It remains unknown what end-tidal carbon dioxide and mean arterial pressure are optimal for surgical management of patients with an aneurysmal subarachnoid hemorrhage
The investigators retrospectively evaluated 1,099 patients who had endovascular coiling or surgical clipping for subarachnoid hemorrhages
There were no clinically important or statistical significant associations between either end-tidal carbon dioxide or mean arterial pressure thresholds and Glasgow Outcome Scale at discharge or three months
Other prognostic factors are more important than carbon dioxide and blood pressure, at least within the observed clinical ranges
Hypocapnia, hypotension, and hypertension during aneurysm occlusion in patients with an aneurysmal subarachnoid hemorrhage may lead to a poor prognosis, but evidence for end-tidal carbon dioxide (ETco2) and mean arterial pressure (MAP) targets is lacking. Within the ranges of standardized treatment, the authors aimed to study the association between hypocapnia (Paco2 < 35 mmHg), hypotension (MAP < 80 mmHg), and hypertension (MAP >100 mmHg) during general anesthesia for aneurysm occlusion and neurologic outcome.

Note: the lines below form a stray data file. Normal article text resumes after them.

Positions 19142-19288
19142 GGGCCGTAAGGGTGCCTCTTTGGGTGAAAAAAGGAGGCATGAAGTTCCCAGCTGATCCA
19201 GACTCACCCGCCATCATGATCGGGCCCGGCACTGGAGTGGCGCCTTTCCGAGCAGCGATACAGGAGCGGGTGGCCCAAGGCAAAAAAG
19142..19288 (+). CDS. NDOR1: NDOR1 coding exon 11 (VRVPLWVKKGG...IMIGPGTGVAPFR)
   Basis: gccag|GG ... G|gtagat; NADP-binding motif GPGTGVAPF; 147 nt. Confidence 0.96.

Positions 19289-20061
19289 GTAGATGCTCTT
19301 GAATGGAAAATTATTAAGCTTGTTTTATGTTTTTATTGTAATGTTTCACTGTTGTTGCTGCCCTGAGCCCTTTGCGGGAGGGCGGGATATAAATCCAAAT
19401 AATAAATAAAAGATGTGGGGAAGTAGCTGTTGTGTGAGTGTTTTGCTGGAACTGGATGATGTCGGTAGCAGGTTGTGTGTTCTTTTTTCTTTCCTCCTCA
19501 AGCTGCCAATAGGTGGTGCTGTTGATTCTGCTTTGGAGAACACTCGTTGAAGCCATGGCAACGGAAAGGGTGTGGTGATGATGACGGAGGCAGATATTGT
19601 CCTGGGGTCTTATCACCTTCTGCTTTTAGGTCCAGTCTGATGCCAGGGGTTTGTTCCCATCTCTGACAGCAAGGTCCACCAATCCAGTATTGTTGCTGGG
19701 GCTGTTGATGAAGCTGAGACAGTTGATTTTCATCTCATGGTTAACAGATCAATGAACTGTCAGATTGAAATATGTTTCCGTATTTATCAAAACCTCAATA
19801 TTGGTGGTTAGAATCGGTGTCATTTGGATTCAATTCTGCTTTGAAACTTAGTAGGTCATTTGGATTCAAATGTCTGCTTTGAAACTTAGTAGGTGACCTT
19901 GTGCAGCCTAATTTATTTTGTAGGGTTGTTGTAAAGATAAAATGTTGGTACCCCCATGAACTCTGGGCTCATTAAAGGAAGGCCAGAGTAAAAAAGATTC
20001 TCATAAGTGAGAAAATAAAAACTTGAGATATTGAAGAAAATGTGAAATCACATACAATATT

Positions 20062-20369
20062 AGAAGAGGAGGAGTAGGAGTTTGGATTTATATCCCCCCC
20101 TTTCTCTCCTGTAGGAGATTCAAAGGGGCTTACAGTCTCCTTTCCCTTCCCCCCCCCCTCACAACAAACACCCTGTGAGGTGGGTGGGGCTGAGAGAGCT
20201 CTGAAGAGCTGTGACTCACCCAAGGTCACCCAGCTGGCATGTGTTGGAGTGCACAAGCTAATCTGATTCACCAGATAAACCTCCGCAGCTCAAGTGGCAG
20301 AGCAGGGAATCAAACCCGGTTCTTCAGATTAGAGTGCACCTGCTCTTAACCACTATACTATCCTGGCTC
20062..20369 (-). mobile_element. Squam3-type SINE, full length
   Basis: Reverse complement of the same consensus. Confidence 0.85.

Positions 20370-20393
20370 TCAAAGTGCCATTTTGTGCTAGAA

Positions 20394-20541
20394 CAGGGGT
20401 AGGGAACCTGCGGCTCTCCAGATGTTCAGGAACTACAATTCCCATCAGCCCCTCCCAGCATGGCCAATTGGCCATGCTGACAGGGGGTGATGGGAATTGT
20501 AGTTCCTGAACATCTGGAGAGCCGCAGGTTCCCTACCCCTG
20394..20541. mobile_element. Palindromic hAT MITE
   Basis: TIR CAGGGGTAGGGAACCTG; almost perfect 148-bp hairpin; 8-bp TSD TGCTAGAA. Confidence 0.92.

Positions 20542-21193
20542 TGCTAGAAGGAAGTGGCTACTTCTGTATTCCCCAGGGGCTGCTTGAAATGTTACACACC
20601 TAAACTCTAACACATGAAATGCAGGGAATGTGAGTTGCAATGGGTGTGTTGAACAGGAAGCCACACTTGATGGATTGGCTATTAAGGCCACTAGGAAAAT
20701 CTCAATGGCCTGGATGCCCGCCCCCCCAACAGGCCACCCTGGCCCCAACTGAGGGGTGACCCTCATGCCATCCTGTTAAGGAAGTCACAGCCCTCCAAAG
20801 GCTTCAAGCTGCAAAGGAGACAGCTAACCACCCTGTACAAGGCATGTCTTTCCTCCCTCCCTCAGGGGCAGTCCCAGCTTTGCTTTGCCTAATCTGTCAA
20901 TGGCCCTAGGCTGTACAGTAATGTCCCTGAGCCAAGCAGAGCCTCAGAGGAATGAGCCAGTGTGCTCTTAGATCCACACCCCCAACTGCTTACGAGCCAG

This retrospective observational study included patients who underwent early aneurysm occlusion after an aneurysmal subarachnoid hemorrhage under general anesthesia. ETco2 and MAP were summarized per patient as the mean and time-weighted average area under the curve for various absolute (ETco2 < 30, < 35, < 40, < 45 mmHg; and MAP < 60, < 70, < 80, > 90, > 100 mmHg) and relative thresholds (MAP < 70%, < 60%, < 50%). Clinical outcome was assessed with the Glasgow Outcome Scale at discharge and at three months, as primary and secondary outcome measure, respectively.